When Mario first came to Garland’s, the grounds were flood irrigated, the entire orchards were tilled and chemical sprays were used. Mario vividly remembers suiting up to spray the apple trees with fungicide, “We would put on this great big plastic suits to protect ourselves from the chemicals, and I got to thinking that there had to be some other way to do this.” After visiting an organic farming and gardening conference in California, Mario began switching everything over to organic practice. They began using pop up sprinklers instead of the traditional furrows that held in the water from flood irrigation. They stopped using chemicals and advised their soil consultant, Amigo Bob to help them nourish he soil.

“Before we started going organic, we weren’t improving the soil,” Mario explained. “Now that we have stopped using the chemicals, you can taste a huge difference in everything we grow. The apples are much sweeter, they have a better flavor, plus they have a longer shelf life. Now our trees are much healthier – some of our trees are 100 years old!” They also noticed that the birds began nesting in the trees once they switched over to organic; the bird populations are now thriving with a wider variety of species than before.

Keeping their soil healthy and maintaining healthy gardening practice is crucial to what Mario and orchardist, Rob Lautze do. Every year they do soil tests to ensure that the soil is remaining healthy and balanced. Mario stays up to date with publications like Acres USA that educate the public about organic and sustainable farming practices. They also practice seed saving to help preserve different plants and herbs. For example, they have 15 strains of garlic that they grow on site and seed saving allows them to regrow the garlic each season.

Garland’s also has an incredible irrigation ditch that pumps water directly from Oak Creek up to their property to water their gardens. “The water from the irrigation ditch from the spring is incredibly important. High quality water helps the plants grow, it makes us unique and green. It starts one mile up creek and we rely on it.”

While the irrigation ditch has made an incredible difference in gardening practice, it has come with a lot of challenges. “I have so many stories about that irrigation ditch. It requires a lot of man power, and after rain storms silt gets into the ditch and you have to dig that all out by hand. We put in a lot of work to keep it going and occasionally we find people up their building dams in it to stop the flow, one time I caught people throwing giant rocks into it, intentionally trying to break the structure. Once there was a woman up there relaxing in the ditch – she was just sitting there relaxing, it was quite a sight.”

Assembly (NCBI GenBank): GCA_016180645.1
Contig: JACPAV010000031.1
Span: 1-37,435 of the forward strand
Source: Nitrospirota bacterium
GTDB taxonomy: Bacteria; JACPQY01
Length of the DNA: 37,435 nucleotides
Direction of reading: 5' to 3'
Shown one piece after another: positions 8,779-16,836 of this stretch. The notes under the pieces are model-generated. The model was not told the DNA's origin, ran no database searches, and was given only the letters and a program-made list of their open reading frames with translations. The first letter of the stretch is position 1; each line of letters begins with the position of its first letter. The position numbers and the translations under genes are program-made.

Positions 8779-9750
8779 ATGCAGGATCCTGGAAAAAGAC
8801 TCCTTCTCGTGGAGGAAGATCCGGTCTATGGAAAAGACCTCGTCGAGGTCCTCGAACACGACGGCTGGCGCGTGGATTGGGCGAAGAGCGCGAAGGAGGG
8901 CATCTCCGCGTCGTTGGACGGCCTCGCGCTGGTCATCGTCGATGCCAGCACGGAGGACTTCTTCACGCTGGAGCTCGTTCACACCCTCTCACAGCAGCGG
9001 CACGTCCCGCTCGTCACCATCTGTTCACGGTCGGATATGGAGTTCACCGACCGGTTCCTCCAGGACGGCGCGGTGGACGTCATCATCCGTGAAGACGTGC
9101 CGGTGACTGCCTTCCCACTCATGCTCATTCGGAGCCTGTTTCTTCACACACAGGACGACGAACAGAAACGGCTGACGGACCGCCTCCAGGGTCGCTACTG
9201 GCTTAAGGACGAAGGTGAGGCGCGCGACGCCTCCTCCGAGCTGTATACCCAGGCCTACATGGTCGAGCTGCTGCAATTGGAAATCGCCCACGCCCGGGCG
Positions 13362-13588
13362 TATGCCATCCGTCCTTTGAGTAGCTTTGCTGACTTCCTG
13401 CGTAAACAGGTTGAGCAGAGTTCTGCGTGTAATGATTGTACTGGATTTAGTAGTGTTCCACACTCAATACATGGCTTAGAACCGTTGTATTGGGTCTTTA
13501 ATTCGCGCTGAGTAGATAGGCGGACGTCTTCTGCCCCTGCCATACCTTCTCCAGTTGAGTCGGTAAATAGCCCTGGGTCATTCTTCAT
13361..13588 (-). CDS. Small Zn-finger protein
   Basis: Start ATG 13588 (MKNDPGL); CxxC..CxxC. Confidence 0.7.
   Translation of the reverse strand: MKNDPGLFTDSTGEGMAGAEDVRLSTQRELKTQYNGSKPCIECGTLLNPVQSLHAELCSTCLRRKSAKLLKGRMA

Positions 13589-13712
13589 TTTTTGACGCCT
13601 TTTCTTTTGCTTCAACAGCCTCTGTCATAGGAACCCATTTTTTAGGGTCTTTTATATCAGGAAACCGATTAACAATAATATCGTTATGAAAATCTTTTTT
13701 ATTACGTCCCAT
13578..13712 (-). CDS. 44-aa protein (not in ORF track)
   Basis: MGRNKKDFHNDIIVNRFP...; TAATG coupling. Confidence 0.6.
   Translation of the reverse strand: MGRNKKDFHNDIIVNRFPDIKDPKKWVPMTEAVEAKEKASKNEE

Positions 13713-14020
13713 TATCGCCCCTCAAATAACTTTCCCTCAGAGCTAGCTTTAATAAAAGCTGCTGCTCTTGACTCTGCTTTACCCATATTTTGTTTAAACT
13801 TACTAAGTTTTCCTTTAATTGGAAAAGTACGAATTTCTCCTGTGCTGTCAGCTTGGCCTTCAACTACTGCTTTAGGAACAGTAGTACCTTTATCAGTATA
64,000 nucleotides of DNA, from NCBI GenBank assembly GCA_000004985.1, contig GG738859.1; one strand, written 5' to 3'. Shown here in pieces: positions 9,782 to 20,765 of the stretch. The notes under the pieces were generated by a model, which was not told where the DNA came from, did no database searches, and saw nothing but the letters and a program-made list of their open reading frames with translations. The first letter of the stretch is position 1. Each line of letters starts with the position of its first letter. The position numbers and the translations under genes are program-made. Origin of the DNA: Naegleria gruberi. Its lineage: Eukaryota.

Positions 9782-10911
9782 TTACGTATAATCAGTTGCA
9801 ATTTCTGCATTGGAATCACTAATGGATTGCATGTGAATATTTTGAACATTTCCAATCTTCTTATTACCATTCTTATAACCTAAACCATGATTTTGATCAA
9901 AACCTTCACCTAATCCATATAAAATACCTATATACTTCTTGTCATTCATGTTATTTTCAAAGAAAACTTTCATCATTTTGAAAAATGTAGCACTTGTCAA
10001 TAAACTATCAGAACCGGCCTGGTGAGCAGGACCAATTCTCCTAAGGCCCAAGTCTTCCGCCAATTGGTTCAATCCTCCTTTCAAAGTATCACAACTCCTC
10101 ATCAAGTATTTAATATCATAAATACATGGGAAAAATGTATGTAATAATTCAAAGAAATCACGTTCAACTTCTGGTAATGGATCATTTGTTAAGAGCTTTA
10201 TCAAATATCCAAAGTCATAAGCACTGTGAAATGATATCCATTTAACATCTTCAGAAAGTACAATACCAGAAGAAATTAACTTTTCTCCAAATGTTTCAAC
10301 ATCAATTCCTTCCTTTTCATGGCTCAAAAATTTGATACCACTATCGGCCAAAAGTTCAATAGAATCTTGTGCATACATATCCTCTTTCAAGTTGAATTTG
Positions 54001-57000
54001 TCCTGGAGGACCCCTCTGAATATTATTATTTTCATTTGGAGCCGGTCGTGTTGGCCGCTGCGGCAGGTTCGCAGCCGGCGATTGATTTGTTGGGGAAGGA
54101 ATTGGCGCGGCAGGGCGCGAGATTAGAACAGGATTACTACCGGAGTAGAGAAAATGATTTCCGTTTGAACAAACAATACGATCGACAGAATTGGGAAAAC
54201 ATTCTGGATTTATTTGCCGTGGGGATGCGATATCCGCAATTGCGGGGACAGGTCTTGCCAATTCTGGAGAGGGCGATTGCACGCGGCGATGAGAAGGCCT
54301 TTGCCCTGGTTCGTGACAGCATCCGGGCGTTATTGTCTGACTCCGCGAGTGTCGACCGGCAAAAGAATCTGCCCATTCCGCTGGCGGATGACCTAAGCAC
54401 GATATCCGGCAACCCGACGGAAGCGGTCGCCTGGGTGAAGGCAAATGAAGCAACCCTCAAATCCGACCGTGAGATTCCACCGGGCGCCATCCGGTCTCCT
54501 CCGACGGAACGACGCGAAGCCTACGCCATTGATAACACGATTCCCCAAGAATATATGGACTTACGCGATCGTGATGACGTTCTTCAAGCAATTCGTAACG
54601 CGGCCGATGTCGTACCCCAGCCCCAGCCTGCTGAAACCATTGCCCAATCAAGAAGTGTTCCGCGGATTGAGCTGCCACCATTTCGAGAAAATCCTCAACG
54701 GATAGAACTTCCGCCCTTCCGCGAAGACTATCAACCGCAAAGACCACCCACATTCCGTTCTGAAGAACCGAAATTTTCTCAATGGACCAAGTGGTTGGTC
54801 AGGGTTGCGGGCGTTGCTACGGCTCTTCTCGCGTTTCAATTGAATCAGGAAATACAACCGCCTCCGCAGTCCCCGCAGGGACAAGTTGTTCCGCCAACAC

There is always something to be done to keep the gardens going and Mario is the man behind it all. When he isn’t at Garland’s he is out helping neighbors and friends in the community with their own plants, trees and crops. He also sells produce at the Flagstaff Farmers Market; his good reputation keeps people coming back to him for the freshest items.

Mario also grows his own produce in a Hop community garden in Sedona. He understands that the soil and climate is different there than it is in Oak Creek Canyon so he tries to grow plants that are more heat resistant like basil and eggplant. “The Hopi that I share the land with use a traditional waffle bed design so I like to see how their plants grow versus my little corner. I constantly try to give back to the soil. I use humates which add carbon to the soil and boost it quickly. Carbon also changes the color of the soil. The soil is black for 8-10 inches and then below it is bright red.”

When you speak to Mario about the gardens and what he does, you can tell he is passionate about it. He has spent over 20 years developing and nurturing the Garland’s property and all that grows there. So next time you are dining at Garland’s and can’t get enough of the yummy heirloom tomatoes, summer squash or pickled garlic, remember that Mario is the reason the delicious produce is on your plate. 

Smaller Day in the Garden Promo

You can come listen to Mario speak about organic gardening practices this month during Organic Gardening Month this July! Join us on Thursday July 16, 2015 at 11:30am for A Day in the Gardens: Tour the Garland’s Orchards and Gardens with Tips from the Experts